East Lyme Selectmen Set Aside FEMA Funding As Contingency


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The East Lyme Board of Selectmen voted to put the remaining FEMA funds from Hurricanes Irene and Sandy in a contingency fund on Wednesday evening, and left open the possibility that some of the funds could go towards purchasing body cameras for the East Lyme Police Department. 

There is $327,046.72 from the surprise $1.73 million in FEMA reimbursements East Lyme received in August for infrastructure repairs following the two damaging storms in 2011 and 2012. 

The town had already appropriated $203,560.89 of those FEMA funds as part of the $4.4 million Niantic Bay Boardwalk project that was approved in 2014. East Lyme voters last week approved using another $1.2 million of those funds towards the public safety building project after the Board of Finance voted against using the full $1.5 million remaining funds for that project.

Board members listed several priorities they wanted the leftover $327,000 to be used for, including maintenance of the boardwalk, purchasing body cameras for the police department and reimbursing COVID-related expenses for East Lyme Public Schools.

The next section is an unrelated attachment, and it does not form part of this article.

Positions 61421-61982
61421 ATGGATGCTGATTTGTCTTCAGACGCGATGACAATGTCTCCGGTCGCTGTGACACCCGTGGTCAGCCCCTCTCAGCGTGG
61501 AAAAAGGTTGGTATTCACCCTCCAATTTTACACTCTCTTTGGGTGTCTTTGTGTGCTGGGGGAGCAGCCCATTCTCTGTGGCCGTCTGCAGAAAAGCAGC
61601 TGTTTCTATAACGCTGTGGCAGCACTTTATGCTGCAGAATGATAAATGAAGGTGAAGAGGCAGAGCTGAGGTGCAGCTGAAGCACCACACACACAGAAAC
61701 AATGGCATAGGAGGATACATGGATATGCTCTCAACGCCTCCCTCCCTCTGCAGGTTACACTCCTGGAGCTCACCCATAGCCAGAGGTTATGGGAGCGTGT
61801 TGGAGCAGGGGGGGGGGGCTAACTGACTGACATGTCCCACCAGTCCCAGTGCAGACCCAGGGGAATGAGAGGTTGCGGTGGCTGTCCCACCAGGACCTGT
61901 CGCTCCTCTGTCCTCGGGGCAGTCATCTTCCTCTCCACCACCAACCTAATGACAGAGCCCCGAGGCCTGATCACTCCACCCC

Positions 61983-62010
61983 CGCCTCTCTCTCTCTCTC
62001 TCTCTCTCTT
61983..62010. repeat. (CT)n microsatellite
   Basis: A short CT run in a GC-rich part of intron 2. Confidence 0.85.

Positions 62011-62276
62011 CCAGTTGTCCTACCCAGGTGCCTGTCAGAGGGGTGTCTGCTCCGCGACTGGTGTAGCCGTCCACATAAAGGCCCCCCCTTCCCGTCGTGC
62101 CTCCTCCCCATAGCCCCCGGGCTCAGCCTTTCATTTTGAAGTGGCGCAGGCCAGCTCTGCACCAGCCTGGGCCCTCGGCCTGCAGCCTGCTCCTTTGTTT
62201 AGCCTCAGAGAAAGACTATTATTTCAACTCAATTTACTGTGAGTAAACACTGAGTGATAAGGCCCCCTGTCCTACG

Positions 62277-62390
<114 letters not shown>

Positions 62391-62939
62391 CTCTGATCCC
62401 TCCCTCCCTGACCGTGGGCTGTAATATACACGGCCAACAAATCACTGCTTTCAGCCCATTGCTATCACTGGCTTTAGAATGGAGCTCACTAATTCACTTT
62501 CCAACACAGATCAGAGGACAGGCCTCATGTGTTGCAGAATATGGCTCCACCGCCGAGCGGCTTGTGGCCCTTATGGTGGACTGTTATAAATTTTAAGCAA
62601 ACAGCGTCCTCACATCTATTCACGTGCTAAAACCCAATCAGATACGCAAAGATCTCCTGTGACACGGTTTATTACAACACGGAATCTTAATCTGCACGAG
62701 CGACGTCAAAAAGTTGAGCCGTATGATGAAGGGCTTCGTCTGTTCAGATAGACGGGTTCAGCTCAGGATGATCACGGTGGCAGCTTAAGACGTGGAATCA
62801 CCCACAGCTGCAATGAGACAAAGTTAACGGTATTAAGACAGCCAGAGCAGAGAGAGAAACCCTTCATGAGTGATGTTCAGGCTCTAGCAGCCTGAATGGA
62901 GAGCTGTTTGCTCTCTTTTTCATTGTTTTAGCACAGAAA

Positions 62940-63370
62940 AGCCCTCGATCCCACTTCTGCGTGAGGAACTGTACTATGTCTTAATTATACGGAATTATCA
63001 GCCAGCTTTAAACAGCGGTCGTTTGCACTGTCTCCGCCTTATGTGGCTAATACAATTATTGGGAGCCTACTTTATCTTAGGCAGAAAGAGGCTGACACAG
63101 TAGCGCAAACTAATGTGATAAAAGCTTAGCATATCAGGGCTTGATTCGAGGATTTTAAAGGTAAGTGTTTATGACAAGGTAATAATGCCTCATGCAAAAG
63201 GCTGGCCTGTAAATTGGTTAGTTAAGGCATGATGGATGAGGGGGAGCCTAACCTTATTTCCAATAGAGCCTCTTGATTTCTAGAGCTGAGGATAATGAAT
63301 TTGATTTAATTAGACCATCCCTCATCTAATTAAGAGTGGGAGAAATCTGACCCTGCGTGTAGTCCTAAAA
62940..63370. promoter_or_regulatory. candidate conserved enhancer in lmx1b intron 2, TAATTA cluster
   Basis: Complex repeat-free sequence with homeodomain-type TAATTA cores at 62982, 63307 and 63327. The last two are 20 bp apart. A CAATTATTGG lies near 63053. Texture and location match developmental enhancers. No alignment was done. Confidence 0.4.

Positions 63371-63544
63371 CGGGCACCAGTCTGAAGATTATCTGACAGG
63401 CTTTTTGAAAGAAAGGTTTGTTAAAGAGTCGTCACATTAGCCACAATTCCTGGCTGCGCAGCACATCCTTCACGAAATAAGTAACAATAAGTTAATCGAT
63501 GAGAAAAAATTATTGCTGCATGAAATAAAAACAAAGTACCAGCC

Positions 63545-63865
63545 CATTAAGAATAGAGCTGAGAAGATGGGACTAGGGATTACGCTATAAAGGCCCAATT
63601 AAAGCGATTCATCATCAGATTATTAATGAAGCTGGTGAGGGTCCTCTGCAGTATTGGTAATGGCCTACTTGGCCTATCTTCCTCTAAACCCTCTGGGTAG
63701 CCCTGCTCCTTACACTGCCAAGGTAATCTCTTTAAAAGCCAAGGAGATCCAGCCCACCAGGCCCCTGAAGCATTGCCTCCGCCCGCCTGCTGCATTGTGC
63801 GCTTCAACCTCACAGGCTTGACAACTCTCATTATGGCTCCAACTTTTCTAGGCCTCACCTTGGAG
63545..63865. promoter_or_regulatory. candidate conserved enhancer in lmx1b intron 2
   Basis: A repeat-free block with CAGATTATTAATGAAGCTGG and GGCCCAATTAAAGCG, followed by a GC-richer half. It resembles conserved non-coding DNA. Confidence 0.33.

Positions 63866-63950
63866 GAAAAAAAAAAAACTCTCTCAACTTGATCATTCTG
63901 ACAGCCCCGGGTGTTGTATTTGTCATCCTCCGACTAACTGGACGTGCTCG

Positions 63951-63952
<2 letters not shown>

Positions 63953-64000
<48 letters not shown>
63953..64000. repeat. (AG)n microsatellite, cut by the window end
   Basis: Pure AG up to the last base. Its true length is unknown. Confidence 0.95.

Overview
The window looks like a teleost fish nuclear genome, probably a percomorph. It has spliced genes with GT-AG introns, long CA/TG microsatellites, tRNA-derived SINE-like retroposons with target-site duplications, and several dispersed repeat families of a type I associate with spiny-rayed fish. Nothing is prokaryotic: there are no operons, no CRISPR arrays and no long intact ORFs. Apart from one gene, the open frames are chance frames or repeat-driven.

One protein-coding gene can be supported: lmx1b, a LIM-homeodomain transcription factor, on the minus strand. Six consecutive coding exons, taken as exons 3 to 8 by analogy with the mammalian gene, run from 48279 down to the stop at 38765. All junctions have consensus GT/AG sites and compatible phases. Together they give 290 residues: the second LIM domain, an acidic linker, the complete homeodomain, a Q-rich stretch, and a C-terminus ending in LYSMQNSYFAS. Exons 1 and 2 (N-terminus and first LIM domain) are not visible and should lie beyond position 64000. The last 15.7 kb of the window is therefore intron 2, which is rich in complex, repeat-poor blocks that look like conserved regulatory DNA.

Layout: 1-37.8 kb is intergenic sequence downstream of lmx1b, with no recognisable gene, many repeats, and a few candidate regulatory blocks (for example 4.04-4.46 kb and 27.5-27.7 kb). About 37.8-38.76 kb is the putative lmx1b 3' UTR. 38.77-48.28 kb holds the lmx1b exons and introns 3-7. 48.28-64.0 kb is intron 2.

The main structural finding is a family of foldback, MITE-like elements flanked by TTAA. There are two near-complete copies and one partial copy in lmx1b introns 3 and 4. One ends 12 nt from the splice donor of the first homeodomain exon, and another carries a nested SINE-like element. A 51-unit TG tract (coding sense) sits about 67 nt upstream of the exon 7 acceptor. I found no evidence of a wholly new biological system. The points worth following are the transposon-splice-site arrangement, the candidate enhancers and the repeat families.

At the Wednesday meeting, First Selectman Mark Nickerson said that considering the uncertainty of town finances due to COVID, the funds should be set aside in the contingency fund so they can evaluate where it needs to be used as the year progresses, or roll it into next year’s budget.

“I think putting it away for sidewalk repairs is a nice idea, but this is, again, a year we might need that money for a need, not a desire or want,” Nickerson said.

Nickerson said using it for body cameras is an option, and is something that is going to come up this year, but there isn’t an exact number yet of what that will cost. When the police do come to ask for funding for body cameras to fulfill requirements of the state police accountability laws passed in July, the board can consider their request then, he said.

Selectman Paul Dagle said he thought all of the finance board’s ideas had merit, but that putting the money aside until there is a better understanding of what they will need to spend it on is the prudent idea.